Spain's King Juan Carlos I was championed decades ago for leading his country away from dictatorship and into democracy.
But after he announced Monday that he was stepping down from the throne — following a string of scandals, health concerns and economic catastrophe — many Spaniards were looking beyond his son and heir for their next head of state, many of them demanding their country become a republic with no monarchy at all.
"A new generation is quite rightly demanding to take the lead role," he said.
But for the country with an unemployment rate of more than 25 percent, the gesture rang hollow, according to Matthew Bennet, editor of thespainreport.com. Just hours after the king's announcement, anti-monarchy groups were planning marches in dozens of towns and cities across Spain on Monday evening.
Galvanized by the king's historic move, they were demanding a referendum to decide whether to do away with their royal rulers.
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"You speak to young workers in Spain and you can see they have a sparkle in their eye," Bennett told NBC News via telephone from Madrid, where he said authorities were preparing for the biggest march of the evening in the prominent square, the Puerta Del Sol.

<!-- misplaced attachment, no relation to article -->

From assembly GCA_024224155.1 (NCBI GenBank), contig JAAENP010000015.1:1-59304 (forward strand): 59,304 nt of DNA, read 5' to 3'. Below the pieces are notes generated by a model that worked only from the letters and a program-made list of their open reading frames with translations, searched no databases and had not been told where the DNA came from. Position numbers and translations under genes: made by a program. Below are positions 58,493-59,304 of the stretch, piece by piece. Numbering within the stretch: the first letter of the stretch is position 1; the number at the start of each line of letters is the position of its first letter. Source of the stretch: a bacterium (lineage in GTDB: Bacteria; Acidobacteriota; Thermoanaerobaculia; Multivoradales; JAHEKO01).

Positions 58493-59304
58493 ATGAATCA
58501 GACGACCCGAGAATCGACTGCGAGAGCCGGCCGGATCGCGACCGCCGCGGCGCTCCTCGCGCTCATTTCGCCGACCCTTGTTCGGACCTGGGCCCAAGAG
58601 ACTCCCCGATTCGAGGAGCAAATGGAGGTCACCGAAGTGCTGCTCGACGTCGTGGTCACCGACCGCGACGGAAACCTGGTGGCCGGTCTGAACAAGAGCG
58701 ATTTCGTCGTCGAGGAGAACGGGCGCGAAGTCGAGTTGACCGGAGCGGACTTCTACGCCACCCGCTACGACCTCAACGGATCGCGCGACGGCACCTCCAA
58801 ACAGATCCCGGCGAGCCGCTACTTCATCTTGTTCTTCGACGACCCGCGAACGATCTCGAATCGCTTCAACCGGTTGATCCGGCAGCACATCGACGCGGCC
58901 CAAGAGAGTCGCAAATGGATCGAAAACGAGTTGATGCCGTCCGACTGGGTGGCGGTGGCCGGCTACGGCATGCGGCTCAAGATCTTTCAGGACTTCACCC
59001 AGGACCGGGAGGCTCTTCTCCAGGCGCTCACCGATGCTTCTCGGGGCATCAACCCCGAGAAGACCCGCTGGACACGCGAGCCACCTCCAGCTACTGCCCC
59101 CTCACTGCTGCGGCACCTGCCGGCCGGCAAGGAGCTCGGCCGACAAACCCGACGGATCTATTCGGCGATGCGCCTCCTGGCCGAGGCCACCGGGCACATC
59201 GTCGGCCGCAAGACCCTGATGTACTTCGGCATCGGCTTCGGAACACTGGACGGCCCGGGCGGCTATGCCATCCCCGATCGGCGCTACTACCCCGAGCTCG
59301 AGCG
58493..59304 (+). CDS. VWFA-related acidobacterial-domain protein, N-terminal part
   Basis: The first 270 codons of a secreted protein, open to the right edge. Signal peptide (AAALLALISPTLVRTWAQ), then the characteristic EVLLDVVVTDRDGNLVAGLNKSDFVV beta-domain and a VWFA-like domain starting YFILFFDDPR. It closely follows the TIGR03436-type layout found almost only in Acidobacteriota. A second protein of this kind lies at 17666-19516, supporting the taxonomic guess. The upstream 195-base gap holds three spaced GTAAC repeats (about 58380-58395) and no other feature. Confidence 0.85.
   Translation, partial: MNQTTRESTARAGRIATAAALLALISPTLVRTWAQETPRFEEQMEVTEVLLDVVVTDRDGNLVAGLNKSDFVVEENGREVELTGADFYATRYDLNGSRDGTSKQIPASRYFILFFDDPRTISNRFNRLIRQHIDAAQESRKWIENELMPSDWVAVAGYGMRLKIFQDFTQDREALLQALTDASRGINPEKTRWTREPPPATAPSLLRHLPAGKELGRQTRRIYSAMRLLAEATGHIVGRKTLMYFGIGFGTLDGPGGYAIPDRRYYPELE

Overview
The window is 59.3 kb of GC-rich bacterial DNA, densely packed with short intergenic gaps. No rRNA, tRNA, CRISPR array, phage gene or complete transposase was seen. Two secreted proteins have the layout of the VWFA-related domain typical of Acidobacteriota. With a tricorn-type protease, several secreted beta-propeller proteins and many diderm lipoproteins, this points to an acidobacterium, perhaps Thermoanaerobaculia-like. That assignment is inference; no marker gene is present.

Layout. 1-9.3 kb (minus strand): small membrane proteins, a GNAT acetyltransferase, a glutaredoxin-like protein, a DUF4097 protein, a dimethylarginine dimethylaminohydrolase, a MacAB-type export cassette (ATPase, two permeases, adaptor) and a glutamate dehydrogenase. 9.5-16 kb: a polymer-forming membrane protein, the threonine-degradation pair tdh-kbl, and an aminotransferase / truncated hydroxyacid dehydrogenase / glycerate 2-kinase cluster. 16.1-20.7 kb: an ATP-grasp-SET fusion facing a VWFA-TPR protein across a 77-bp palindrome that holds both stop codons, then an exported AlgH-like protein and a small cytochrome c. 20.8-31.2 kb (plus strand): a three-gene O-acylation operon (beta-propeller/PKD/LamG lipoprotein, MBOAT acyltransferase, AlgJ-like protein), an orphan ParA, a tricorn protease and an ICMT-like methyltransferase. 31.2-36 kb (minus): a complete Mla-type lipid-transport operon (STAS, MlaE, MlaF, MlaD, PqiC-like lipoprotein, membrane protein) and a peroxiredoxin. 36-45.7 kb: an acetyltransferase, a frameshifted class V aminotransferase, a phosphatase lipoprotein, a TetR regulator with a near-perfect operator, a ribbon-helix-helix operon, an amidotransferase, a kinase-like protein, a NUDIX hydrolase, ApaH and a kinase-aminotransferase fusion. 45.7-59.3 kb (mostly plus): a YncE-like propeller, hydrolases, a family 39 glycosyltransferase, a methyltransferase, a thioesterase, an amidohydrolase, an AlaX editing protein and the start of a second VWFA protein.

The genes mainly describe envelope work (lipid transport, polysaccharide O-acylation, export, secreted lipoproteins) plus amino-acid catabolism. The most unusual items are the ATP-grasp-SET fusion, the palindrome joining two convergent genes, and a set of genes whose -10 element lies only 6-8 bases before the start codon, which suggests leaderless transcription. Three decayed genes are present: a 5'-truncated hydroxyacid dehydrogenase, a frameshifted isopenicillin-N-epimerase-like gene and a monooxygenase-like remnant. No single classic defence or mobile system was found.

"They are in favor of the idea of implementing a Spanish republic and the government knows it, too."
Felipe is a far more low-key figure than his father. He has not been tarnished by the scandals that have driven the king's popularity to a measly 41 percent, according to a recent poll in Spanish media reported by Reuters.
Juan Carlos once enjoyed widespread popularity as the man who took Spain from the autocratic rule of Gen. Francisco Franco in 1975 and pushed it into the democratic era.
Thirty-nine years after he took the throne, the outgoing king is now seen as a man deeply out-of-touch with the social landscape of post-economic-meltdown Spain.
"We demand the government call a referendum"
Some estimate the king's worth could exceed 2 billion euro, a galling sum for a country that has been one of the hardest hit in Europe by the financial crisis.
This disconnect came to a head in 2012 when Juan Carlos injured himself on a secret, colonial-style elephant-hunting trip in Botswana and had to be flown home for treatment via private jet.
In the hour after news of Juan Carlos' abdication broke, Spaniards took to Twitter to give their reactions. A trend map of popular terms on the social network showed that "abdica" was among the most common. Not far behind, worryingly for Spain's royals, was the unambiguous "república."
The Chief Justice of Spain’s Supreme Court, Carlos Lesmes, said after the king's announcement that he could not see a reason for a referendum.
But Bennet said the abdication was the latest event in what could be seen as a domino effect for Spain in recent weeks, coming after the resignation of several mainstream party leaders and the anti-monarchy Podemos political party gaining 1.2 million votes in the recent European Parliament elections.
"It might be that Felipe can go some way toward appeasing this sentiment, but the Spanish establishment is worried about what's coming," he said.